Thank you to Brain Pickings for posting excerpts from Saul Bellows’ 1976 Prize Acceptance Speech. Here’s a quote that resonates:
To find the source of trouble we must look into our own heads.
Reading and reflecting on it now, it feels obvious to me. For the most part trouble is something we get ourselves into and out of by virtue of the choices we make and the lives we lead. It’s our own heads that get us into trouble.
Digging a bit deeper, perhaps Bellows is also suggesting that our heads (as opposed to the rest of our bodies/souls) are particularly good at getting us into trouble. If so, there are lots of reasons why he might have felt that way.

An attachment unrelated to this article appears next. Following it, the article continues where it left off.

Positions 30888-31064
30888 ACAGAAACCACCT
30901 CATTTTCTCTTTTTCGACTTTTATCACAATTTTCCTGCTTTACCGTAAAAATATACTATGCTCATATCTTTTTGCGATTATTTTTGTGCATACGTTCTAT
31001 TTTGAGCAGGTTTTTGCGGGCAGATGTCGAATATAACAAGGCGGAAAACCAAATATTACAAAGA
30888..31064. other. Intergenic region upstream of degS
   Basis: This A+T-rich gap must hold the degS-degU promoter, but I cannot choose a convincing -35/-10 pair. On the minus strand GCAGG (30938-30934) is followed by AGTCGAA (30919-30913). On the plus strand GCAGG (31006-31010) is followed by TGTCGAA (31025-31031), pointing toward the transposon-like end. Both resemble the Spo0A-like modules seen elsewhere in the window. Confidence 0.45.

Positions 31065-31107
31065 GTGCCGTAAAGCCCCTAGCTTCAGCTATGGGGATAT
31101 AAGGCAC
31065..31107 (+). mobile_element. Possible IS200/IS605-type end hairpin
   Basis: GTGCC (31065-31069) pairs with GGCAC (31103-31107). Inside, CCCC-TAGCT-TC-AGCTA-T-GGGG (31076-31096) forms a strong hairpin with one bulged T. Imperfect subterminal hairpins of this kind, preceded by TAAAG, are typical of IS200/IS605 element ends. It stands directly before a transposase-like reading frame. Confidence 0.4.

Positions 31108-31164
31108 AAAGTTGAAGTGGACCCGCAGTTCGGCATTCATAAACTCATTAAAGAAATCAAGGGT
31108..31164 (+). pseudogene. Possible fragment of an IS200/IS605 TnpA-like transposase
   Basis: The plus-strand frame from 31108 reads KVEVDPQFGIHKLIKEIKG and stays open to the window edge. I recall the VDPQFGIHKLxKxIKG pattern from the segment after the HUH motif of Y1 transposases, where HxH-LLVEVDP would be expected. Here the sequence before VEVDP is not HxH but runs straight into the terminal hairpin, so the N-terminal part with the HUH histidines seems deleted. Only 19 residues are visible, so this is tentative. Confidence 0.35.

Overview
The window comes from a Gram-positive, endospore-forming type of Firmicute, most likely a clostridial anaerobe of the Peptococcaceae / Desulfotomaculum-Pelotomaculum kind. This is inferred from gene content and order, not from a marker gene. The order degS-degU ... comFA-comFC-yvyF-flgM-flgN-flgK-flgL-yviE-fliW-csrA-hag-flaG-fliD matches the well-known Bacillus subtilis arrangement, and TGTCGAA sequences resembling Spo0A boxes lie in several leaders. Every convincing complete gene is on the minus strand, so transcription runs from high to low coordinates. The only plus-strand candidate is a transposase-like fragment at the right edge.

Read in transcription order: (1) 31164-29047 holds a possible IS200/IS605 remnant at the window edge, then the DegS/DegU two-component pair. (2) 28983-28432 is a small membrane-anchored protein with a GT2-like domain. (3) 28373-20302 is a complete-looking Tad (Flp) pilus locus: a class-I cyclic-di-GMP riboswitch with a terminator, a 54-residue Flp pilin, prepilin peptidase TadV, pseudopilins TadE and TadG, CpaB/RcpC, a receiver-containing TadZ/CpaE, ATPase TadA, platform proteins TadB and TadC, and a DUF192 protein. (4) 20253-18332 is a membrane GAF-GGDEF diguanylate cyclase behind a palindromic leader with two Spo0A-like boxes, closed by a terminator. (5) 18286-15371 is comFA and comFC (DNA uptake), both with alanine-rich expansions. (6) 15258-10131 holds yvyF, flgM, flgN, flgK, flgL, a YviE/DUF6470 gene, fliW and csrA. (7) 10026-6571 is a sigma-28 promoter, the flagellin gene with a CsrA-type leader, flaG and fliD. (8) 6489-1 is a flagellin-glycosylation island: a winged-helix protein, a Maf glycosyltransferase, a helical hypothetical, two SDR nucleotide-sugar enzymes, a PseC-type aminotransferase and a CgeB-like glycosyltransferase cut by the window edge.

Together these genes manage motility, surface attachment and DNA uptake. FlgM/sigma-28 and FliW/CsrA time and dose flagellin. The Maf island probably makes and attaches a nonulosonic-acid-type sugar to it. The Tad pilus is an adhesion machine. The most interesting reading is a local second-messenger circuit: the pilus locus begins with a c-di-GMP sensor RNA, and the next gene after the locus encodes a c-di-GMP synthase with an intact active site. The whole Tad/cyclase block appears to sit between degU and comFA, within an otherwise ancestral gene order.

One way that I think our heads get us into trouble is when they fail to make meaning out of life experience. The true implications of life don’t come directly from lived experience. Instead, they come from the meanings and conclusions we draw from these experiences.
Between the experience itself (whatever that might be) and the meaning it has for us is our head. One way that our heads get us into trouble is when they fail to do the meaning-making work that turns experience into wisdom, growth, insight, awareness and so on.
While it’s natural for our heads to do this meaning-making work intuitively, there is an art to cultivating this capacity. Heads that never stop to think about what comes between experience and meaning can definitely increase the trouble in which we so often find ourselves.